But what are these rankings based on?
Early on, the GPI team agreed it needed to look at both internal and external factors. Measuring the degree to which a country is peaceful is surely a result of calculating the extent to which its citizens live in peace with each other and the extent to which they live in peace with neighbouring countries and other countries around the world. So the internal social realities and external political behaviour are both of interest.
But are they equally of interest? As the explanatory text in the presentation of the GPI politely puts it, this was the subject of robust debate among the group of advisers. The conclusion was to tip the balance slightly in favour of internal peace: 60 per cent of the GPI score derives from internal factors and 40 per cent from external. The argument in the end was simple, and I remember it as a re-statement that, whatever it is, it begins at home (charity, peace etc). That is, the domestic base influences the international posture and actions more than the international level influences the domestic.
Two things then remain: identify the factors in the internal and external domains and figure out how to express them quantitatively. The presentation of the GPI is wholly transparent about this. There is a list of 23 indicators, covering criminality, size of police forces, availability of weapons in society, levels of conflict of various kinds, political stability, human rights, size of the military, support for UN peace operations, arms trade and industry, external relations and wars. Most of these are hard numbers; that doesn’t mean they are always right, of course, because of inevitable and irreducible data problems in many countries, but the figures used as the basis for the GPI are the best available. Some of the indicators are estimates of perceptions and are therefore necessarily soft, but those are the ones that the advisory group gets its teeth into with greatest gusto so they have been subjected to detailed scrutiny.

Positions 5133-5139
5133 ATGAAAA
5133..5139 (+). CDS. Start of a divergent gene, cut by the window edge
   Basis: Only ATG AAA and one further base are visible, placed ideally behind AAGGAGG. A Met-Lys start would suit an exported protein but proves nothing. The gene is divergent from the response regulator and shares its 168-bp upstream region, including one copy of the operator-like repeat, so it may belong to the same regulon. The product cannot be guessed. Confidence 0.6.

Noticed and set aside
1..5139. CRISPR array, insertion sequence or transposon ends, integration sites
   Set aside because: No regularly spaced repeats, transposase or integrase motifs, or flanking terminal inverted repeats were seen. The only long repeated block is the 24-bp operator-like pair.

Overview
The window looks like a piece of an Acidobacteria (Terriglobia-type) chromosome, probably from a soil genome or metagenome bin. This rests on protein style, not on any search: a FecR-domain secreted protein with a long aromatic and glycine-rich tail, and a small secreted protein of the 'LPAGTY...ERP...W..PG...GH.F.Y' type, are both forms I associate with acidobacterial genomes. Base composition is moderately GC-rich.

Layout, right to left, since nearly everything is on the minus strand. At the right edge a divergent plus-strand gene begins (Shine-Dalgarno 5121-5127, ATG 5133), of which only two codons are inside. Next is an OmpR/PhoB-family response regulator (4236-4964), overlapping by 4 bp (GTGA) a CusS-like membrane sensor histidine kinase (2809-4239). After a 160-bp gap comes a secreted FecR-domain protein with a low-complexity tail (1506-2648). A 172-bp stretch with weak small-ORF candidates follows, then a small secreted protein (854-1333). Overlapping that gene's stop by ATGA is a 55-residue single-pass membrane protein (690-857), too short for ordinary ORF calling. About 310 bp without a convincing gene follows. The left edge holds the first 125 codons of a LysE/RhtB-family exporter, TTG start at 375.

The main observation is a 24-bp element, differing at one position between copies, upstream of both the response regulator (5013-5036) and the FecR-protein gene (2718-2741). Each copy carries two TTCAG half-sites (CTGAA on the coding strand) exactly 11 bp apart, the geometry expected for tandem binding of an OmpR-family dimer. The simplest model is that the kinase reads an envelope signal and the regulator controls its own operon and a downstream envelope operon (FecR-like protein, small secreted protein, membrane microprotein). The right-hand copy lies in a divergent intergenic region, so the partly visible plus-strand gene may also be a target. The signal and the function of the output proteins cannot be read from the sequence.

Every indicator has its own individual weighting, which taken together add up to the agreed 60 for internal and 40 for external, and once these have been settled and the data have been checked and entered, somebody pushes a button and out comes an index.
Are they valid?
The GPI represents an intelligent, well informed, intellectually subtle effort to make systematic comparisons in response to some important questions. Nobody’s claiming it’s the vessel of absolute truth. The results open discussion rather than settling matters. To me they make sense.